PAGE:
3 Great Reasons For Intermittent Fasting (and 4 Ways to Do It)
Here we explore 3 great reasons, among many, for Intermittent Fasting. Also presented are 4 different types you can choose from. One of them is right for you, and as you’ll soon discover, you’ll be grateful you did. (Watch the video!)
THERE ARE not many people in the industrialized world who at one point or another haven’t tried some diet. These days, diets that routinely make the headlines include those that focus on healthy carbs (Mediterranean Diet), diets that focus on protein (Paleo) and diets that focus on fat (Keto).
Yes, I’m simplifying things a bit, but you get my drift.
The one very popular diet I have yet to mention isn’t really a diet at all, because with it you don’t pay much attention the mix of macronutrients you eat (protein, fat, carbs). I’m referring to Intermittent Fasting, where the focus is on when you do eat and when you don’t. Full stop.
Scientists have studied Intermittent Fasting rigorously, mostly with non-humans, but increasingly with people too, and the findings are revealing that even if you don’t lose weight with Intermittent Fasting, you get healthier in very meaningful ways.
In this article, you’ll discover:
- What is Intermittent Fasting and four examples of it;
- Why weight loss is among the great reasons for Intermittent Fasting;
- How improvements in metabolic biometrics makes it among the most persuasive reasons for Intermittent Fasting; and
- How cellular autophagy, a true anti-aging protocol, makes it perhaps among the most significant reasons for Intermittent Fasting.
Let’s dive in…
What Is Intermittent Fasting?
Popularized by San Francisco Bay Area and Silicon Valley health nuts who don’t mind being guinea pigs for science, Intermittent Fasting (“IF”) involves limiting the time you eat to a specific time period each day, or some amount of days each week.
As the term suggests, IF means to fast irregularly; in other words, to not fast continuously. That definition leaves a lot of leeway, and in fact, you can pretty much choose how you wish to cycle in and out of the fasting phase and still get the health benefits derived from IF.
For instance, these four types of Intermittent Fasting are effective:
(1) Eat for 8 hours, fast for 16
This is the one I practice, usually five or six days a week. Your “feeding window” is eight hours and your “fasting window” is 16.
In my case, at 8:00 PM, I stop eating or drinking anything other than pure filtered water, water mixed with two tablespoons of organic, unfiltered apple cider vinegar, or herbal tea — although some purists claim that anything but pure water is not true fasting. I typically go to bed by 11:00 PM and arise at 7:00 AM, so out of the 16 hours of fasting, eight are done sleeping, which sure makes it easier.
It’s important to point out the value of not eating beyond 8:00 PM, assuming you’re not a racoon or some other nocturnal animal. We humans are diurnal, and our complex metabolic systems and circadian rhythms are tuned to daytime activity, including eating and digesting food and drink.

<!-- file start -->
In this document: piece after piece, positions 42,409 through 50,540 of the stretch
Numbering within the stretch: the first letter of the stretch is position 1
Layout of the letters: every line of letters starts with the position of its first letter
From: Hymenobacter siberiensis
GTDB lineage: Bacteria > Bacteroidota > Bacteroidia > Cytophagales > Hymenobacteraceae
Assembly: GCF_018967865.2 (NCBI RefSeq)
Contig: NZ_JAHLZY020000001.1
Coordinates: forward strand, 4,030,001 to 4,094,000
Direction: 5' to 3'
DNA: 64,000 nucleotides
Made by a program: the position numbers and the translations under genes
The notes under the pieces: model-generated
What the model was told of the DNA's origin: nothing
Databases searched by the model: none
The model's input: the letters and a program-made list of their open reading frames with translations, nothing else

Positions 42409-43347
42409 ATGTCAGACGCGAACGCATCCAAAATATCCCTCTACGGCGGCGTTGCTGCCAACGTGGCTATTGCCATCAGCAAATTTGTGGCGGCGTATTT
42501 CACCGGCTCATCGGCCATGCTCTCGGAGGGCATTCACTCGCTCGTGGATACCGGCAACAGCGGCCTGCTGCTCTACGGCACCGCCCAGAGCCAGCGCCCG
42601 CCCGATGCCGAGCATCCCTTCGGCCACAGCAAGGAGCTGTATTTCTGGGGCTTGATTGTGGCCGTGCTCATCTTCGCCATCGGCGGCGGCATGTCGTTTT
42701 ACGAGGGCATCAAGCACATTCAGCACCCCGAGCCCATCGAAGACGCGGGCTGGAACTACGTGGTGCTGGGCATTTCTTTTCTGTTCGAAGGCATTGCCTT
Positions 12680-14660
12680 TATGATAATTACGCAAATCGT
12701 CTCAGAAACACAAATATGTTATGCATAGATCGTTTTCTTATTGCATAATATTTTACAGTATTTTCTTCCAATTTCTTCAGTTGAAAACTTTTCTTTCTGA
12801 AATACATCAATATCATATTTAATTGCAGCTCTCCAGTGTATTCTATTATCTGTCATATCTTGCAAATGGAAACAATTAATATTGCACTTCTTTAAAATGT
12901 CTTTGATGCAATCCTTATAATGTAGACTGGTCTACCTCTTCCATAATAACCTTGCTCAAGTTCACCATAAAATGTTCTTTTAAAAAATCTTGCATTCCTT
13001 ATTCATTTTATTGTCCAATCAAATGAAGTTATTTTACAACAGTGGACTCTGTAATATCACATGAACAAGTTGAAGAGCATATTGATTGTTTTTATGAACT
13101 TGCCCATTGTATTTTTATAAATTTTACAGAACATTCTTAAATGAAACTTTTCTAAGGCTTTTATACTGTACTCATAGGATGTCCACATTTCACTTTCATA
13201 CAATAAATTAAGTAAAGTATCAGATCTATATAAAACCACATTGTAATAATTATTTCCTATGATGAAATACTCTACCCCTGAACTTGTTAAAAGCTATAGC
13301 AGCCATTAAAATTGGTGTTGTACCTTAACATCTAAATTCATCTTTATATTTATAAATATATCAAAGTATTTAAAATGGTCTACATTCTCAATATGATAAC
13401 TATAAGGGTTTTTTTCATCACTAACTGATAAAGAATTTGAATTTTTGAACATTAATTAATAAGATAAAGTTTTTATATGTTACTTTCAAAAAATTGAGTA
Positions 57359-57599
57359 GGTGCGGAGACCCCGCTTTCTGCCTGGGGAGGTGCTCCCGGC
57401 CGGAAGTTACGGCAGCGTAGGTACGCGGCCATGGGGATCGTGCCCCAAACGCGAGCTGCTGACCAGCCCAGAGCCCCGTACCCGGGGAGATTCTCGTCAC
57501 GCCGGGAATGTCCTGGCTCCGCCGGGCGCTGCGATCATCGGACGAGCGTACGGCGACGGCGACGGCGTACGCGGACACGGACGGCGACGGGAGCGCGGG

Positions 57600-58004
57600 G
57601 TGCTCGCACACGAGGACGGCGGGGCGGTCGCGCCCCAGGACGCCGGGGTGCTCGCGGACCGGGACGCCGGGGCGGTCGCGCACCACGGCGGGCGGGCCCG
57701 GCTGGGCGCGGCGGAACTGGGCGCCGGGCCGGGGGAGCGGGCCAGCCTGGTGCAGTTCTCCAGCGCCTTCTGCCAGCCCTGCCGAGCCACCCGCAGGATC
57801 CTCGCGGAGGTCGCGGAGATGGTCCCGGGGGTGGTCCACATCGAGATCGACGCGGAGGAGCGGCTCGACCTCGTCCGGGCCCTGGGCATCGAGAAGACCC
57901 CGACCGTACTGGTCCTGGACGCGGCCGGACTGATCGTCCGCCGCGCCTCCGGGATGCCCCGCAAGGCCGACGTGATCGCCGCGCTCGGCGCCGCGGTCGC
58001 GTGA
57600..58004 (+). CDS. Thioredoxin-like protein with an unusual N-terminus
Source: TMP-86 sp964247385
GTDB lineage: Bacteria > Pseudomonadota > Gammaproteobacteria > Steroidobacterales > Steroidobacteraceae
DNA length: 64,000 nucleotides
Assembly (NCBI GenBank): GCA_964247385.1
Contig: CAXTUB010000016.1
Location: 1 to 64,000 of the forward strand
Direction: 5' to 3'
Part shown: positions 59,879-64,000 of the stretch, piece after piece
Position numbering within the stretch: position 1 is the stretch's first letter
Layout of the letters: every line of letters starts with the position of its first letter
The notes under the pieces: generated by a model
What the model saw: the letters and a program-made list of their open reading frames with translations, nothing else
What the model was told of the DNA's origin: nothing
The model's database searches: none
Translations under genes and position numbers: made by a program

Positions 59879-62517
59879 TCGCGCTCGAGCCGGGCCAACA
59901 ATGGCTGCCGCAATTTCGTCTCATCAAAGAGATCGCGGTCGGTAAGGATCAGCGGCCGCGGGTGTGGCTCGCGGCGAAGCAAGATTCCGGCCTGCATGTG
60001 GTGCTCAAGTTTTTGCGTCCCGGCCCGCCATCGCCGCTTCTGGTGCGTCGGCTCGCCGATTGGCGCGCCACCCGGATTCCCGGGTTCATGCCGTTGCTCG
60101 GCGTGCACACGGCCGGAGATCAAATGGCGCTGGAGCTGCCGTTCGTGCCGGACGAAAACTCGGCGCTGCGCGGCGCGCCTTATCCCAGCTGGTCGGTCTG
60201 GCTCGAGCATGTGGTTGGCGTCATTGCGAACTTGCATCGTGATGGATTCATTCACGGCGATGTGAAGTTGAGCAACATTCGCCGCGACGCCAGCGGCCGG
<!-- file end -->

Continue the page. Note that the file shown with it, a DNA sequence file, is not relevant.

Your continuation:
As I’ve discussed before, when you eat is even more important than what you eat! Dr. Satchidananda Panda, one of the world’s foremost experts on circadian rhythms, has made three important discoveries pertinent to IF:
- Confining caloric consumption to an 8- to 12-hour period –- as people did just a century ago -– might stave off high cholesterol, diabetes and obesity. He is exploring whether the benefits of time-restricted eating apply to humans as well as mice.
- A single gene that can simultaneously reset all the cells in the SCN*. Mice with the lowest levels of the gene recovered the fastest from a simulated time zone change. The finding suggests a new target for treating jet lag or sleep disorders.
- A pair of genes help keep eating schedules in sync with daily sleep cycles, making you feel hungry for meals at the same time every day. Mutations in these genes could explain night eating syndrome.
(2) Eat 5 days and for 2 days, not so much
In essence, this is what you do for the “5:2 Diet” popularized by BBC Health Correspondent, Dr. Michael Mosley. It’s five days of regular eating and two ‘fast’ days of 800 calories. Eating on this schedule has been associated with improved DNA repair and brain function, plus an increase in fat loss as demonstrated in a 2011 Manchester University study. Dr Mosley lost 20 pounds in 12 weeks and saw his blood sugar and cholesterol levels returned to normal after being pre-diabetic and suffering from high cholesterol.
(3) The 1:1 diet
This is “Alternate Day Fasting”. Published as The Every Other Day Diet by Dr Krista Varady and Bill Gottlieb. It involves eating 500 calories every other day. You’re able to eat what you like during the fast, provided caloric intake is limited on the fast days.
(4) The 6:1 diet
Made famous by Coldplay’s Chris Martin, this diet involves completely fasting for one day and eating normally for the rest of the week. Sounds simple enough. Drink lots of water on the fast day, which is actually sound advice for any diet and any of the four IF regimes reviewed above.
These four types of IF will all potentially help you lose weight and get healthier. Experiment with those that seem appealing, and then try sticking with it for a bit and see if it’s useful for you. Certainly, the studies show that IF should help you lose weight and improve various health metrics, as we’ll explore next.
For more details on these forms of IF, read my article, Choose Your Favorite Intermittent Fasting Protocol.
The 1st Reason for Intermittent Fasting: Weight Loss
You don’t count calories, ban carbs, or restrict your eating to celery and kale juice, but nonetheless, Intermittent Fasting has been shown to be just as helpful for weight loss as traditional diets, and for that it’s the first of our three great reasons for Intermittent Fasting.